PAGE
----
Of all my mother in law Irene’s recipes, this is my favorite. It’s a family standard she created in the 1960’s that has withstood the test of time and pleased hundreds of guests at parties, dinners and various gatherings over the years.
This started out as a recipe from the New York Times in the 60’s. Irene modified it by replacing the original filo dough with her mothers sour cream pastry, then added vermouth to the filling along with an increased amount of sour cream. And she’s still tweaking it – tonight she told me that of late she has increased the mushroom amounts.
I’ve made this myself at least 6 times, and it’s never failed me. It’s easy to make ahead a freeze, making it prefect for parties.
If you do use this recipe, please be sure to credit Irene. It’s a one of a kind, and it’s pure gold.
½ lb. Sweet butter
½ pint sour cream
2 cups flour
¼ tsp. salt
Place flour and salt in food processor. Pulse for a second. Cut in butter and pulse ‘til crumbly, then add sour cream and pulse ‘til mixed but ready to hold together. Place on floured pastry board and knead briefly and roll into a ball. Divide in ¼’s. Refrigerate overnight.
2 tbsps. Sweet butter
1 ¼ lb. Mushrooms, finely chopped
2 tbsps. Finely chopped shallots or scallions
salt and freshly ground black pepper
2 tbsps. Dry vermouth
½ tsp. thyme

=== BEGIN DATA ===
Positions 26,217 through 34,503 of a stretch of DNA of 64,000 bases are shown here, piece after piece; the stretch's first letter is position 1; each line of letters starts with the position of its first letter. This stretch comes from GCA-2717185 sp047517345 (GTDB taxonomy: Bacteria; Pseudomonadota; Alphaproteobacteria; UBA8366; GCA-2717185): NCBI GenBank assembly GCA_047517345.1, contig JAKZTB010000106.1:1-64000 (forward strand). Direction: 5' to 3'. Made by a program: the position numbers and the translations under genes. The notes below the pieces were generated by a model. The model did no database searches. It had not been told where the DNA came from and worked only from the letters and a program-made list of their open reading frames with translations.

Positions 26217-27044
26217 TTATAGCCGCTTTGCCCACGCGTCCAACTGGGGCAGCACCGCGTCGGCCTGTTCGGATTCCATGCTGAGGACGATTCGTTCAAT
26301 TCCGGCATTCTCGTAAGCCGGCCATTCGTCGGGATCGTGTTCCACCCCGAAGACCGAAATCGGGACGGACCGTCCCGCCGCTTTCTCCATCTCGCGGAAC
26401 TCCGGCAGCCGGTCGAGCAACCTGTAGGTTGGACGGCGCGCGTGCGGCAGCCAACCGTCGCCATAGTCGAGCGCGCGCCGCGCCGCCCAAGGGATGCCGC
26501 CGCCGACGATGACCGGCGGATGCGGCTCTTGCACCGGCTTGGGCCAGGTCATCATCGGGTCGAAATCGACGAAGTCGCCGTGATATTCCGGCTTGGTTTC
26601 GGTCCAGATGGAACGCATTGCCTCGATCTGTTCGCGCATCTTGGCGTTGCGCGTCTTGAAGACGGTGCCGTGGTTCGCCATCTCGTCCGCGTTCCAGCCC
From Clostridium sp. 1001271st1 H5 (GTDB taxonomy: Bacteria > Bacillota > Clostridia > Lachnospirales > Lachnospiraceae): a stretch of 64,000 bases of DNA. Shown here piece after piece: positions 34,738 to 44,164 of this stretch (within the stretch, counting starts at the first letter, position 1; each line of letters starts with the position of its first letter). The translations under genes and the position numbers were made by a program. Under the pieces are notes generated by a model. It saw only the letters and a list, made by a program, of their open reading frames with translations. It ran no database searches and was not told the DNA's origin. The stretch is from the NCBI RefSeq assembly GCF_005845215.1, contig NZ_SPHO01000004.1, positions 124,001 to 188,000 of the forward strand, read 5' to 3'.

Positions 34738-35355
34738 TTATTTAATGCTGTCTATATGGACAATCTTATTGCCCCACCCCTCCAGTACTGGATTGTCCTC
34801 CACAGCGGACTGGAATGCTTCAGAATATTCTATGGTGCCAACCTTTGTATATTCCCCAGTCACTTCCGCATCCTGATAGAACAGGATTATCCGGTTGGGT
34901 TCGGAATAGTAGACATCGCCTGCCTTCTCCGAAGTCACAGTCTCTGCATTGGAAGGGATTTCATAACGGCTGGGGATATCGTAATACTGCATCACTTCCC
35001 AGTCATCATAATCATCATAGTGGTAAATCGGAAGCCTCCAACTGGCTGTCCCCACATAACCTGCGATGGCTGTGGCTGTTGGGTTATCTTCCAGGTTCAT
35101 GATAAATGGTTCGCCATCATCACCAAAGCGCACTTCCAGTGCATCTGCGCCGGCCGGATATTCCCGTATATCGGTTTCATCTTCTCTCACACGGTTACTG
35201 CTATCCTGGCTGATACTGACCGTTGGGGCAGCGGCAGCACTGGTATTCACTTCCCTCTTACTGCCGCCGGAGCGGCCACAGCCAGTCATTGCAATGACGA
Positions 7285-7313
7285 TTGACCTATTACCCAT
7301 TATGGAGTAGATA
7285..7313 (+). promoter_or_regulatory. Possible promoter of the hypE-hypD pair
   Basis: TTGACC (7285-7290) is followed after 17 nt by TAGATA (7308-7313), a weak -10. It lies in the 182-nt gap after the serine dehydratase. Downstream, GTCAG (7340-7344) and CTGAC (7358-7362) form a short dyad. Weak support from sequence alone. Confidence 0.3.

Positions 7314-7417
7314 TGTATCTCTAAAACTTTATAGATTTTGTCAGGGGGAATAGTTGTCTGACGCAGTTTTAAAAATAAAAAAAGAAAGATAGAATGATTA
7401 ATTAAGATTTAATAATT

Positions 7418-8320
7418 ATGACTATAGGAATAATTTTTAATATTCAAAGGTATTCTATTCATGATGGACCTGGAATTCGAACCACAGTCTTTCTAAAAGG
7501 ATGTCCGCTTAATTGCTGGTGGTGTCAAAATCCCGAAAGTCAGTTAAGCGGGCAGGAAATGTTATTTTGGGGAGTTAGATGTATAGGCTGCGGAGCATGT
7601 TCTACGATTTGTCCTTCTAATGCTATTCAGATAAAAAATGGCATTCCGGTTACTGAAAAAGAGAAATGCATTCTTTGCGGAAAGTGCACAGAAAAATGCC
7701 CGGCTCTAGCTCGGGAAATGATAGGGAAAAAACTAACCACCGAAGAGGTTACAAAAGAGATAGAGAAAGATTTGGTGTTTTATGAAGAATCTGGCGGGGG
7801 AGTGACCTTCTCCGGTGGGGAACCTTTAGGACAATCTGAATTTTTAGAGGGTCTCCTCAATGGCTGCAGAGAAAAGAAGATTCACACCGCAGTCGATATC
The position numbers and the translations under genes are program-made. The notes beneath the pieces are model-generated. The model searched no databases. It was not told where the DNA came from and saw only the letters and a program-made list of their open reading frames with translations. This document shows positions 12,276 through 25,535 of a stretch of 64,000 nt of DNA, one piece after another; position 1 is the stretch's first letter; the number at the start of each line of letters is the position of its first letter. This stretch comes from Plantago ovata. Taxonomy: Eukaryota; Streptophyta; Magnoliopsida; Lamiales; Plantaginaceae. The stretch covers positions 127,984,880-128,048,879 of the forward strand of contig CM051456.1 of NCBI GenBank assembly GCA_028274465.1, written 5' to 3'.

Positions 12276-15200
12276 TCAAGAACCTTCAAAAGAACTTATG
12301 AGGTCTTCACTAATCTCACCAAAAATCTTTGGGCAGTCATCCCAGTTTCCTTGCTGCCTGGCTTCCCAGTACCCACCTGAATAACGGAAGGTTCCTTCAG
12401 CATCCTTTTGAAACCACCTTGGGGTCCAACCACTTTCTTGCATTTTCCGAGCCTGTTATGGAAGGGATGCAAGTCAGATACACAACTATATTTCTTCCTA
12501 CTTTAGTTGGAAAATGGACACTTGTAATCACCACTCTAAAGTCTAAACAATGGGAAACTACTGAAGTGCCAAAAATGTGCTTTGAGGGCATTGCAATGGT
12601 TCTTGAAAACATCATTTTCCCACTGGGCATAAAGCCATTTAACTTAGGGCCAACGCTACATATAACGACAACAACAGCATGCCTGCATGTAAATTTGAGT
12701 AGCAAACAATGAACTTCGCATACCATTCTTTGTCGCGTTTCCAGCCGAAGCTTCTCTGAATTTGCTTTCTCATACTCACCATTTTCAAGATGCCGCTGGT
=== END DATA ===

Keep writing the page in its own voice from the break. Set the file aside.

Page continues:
1/3 cup sour cream
Egg wash ( 1 egg, 1 tbsp water)
Remove pastry from refrigerator to warm a bit while preparing the mushroom filling.
Melt the butter in a large skillet and add the mushrooms, shallots, salt, pepper, vermouth and thyme. Cook, stirring occasionally, until most of the liquid has evaporated and the mixture is mushy. Let cool slightly. Stir in the sour cream. Cool until ready to fill pastry.
Roll out ¼ pastry on floured board as thin as possible into a 9 or 10 inch round. Sprinkle dry bread crumbs over pastry. Then, using ¼ of the cooled mushroom mixture make a sausage shape roll at the end of the pastry closest to you, about an inch in from the edge. Roll pastry like a jelly roll, closing in the ends and stretching the pastry roll gently length-wise. Place on flat cookie sheet, seam side down and proceed with the remaining pastry and filling and placing them on the same cookie sheet when each is rolled. Make an egg wash of 1 egg with 1 tsp. water and brush on the rolls. With a fork pierce top of pastry roll 3 or 4 times.
Place in freezer a few hours or overnight until frozen. Then wrap in aluminum foil for freezer storage.
When ready to bake, preheat oven to 350 degrees. Unwrap frozen strudel rolls and place on ungreased jelly roll pans about 3 inches apart. Bake about 1 hour until nicely browned on top.
Cool for 10 or 15 minutes before slicing them diagonally into serving pieces about an inch and a half wide.
Makes 4 rolls.
A few tricks for working with the cooked strudel. Get youself a long spatula and use it to remove the strudels from the pan. Here, I’ll let Irene show you how…
Cut them on a diagonal using a very sharp knife.
Then transfer to your serving platter using the long spatula again.